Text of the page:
It is important to use verapamil regularly to get the most benefit. Get your prescription refilled before you run out of medicine completely.

Do not stop taking this medication without first talking to your doctor. If you stop taking verapamil suddenly, your condition may become worse.

If you are being treated for high blood pressure, keep using this medication even if you feel fine. High blood pressure often has no symptoms.

Verapamil may be only part of a complete program of treatment that also includes diet, exercise, and other medications. Follow your diet, medication, and exercise routines very closely.

To be sure this medication is helping your condition, your blood pressure will need to be tested on a regular basis. Your kidney and liver function may also need to be tested. Do not miss any scheduled visits to your doctor.

If you need to have any type of surgery, tell the surgeon ahead of time that you are using verapamil. Store verapamil at room temperature away from moisture, heat, and light.

What happens if I miss a dose?

Take the missed dose as soon as you remember. If it is almost time for your next dose, wait until then to take the medicine and skip the missed dose. Do not take extra medicine to make up the missed dose.

What happens if I overdose?

Seek emergency medical attention if you think you have used too much of this medicine.

Overdose symptoms may include slow heartbeat and fainting.

What should I avoid while taking verapamil?

Verapamil can cause side effects that may impair your thinking or reactions. Be careful if you drive or do anything that requires you to be awake and alert.

Avoid getting up too fast from a sitting or lying position, or you may feel dizzy. Get up slowly and steady yourself to prevent a fall.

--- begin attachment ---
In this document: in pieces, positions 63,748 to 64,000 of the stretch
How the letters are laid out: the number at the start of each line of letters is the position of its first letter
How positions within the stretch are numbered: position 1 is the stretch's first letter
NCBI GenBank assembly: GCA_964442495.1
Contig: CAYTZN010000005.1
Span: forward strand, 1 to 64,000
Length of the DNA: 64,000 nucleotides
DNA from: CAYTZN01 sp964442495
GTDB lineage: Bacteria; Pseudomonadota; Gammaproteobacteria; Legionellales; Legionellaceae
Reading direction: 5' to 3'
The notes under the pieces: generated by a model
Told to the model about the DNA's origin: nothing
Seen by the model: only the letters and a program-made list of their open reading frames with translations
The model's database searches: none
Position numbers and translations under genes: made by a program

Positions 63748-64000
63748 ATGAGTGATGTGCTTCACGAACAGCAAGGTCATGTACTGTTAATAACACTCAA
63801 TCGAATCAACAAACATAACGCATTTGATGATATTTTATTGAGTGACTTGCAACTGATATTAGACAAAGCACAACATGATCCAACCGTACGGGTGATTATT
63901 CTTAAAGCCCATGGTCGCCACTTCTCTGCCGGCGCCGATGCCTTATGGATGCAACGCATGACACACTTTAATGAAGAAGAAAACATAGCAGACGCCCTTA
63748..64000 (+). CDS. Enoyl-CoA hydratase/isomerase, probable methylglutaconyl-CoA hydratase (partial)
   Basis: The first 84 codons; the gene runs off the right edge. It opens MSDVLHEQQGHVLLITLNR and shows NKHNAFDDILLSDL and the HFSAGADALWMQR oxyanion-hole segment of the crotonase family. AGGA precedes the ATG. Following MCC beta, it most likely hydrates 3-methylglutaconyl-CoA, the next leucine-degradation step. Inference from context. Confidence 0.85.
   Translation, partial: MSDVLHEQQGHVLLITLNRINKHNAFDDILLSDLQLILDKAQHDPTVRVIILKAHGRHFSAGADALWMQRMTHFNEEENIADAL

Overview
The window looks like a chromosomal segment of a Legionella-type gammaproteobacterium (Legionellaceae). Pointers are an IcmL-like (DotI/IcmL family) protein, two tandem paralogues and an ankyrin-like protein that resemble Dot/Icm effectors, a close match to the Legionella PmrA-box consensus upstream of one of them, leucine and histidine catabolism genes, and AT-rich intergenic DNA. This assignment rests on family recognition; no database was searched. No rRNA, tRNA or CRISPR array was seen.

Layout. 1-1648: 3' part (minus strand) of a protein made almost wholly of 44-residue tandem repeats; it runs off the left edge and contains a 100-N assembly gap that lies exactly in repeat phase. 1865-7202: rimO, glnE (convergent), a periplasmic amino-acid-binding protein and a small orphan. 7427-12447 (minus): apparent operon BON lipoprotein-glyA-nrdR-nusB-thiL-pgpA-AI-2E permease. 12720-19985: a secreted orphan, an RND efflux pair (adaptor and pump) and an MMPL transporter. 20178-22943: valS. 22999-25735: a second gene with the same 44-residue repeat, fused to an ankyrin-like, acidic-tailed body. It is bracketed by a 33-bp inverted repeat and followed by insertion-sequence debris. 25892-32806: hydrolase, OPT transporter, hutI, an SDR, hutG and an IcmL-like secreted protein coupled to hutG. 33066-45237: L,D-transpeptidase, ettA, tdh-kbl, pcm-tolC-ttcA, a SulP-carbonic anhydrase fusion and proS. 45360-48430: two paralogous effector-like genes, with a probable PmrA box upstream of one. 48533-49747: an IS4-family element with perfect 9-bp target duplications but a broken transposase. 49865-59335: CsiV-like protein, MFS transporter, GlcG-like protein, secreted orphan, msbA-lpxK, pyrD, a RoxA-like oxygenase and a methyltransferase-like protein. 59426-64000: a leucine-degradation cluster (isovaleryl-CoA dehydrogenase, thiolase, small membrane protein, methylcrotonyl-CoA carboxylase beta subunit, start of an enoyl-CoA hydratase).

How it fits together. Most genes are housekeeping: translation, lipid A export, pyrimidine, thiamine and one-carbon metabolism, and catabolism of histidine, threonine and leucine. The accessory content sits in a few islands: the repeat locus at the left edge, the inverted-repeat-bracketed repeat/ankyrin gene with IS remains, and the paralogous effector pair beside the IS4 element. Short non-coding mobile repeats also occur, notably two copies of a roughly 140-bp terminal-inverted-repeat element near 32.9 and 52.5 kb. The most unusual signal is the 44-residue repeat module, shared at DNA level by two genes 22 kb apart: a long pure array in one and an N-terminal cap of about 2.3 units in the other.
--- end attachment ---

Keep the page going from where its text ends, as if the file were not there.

Avoid drinking alcohol while taking verapamil.

Grapefruit and grapefruit juice may interact with verapamil and lead to potentially dangerous effects. Discuss the use of grapefruit products with your doctor. Do not increase or decrease the amount of grapefruit products in your diet without first talking to your doctor.

Verapamil side effects

Get emergency medical help if you have any of these signs of an allergic reaction: hives; difficulty breathing; swelling of your face, lips, tongue, or throat. Call your doctor at once if you have any of these serious side effects:
  • fast or slow heartbeats;

  • feeling like you might pass out;

  • fever, sore throat, and headache with a severe blistering, peeling, and red skin rash;

  • feeling short of breath, even with mild exertion;

  • swelling, rapid weight gain; or

  • nausea, stomach pain, low fever, loss of appetite, dark urine, clay-colored stools, jaundice (yellowing of the skin or eyes).

Less serious side effects may include:

  • constipation, nausea;

  • skin rash or itching;

  • dizziness, headache, tired feeling; or

  • warmth, itching, redness, or tingly feeling under your skin.

This is not a complete list of side effects and others may occur. Call your doctor for medical advice about side effects. You may report side effects to FDA at 1-800-FDA-1088.

What other drugs will affect verapamil?

Before taking verapamil, tell your doctor if you are using any of the following drugs:

  • any other blood pressure medications;

  • buspirone (BuSpar);

  • carbamazepine (Carbatrol, Tegretol);

  • cimetidine (Tagamet, Tagamet HB);

  • cyclosporine (Gengraf, Neoral, Sandimmune);

  • digoxin (digitalis, Lanoxin, Lanoxicaps);

  • lithium (Eskalith, LithoBid);

  • lovastatin (Mevacor);

  • phenobarbital (Solfoton);

  • rifampin (Rifadin, Rimactane, Rifater);

  • theophylline (Elixophyllin, Theo-24, Uniphyl);

  • a sedative such as midazolam (Versed) or triazolam (Halcion);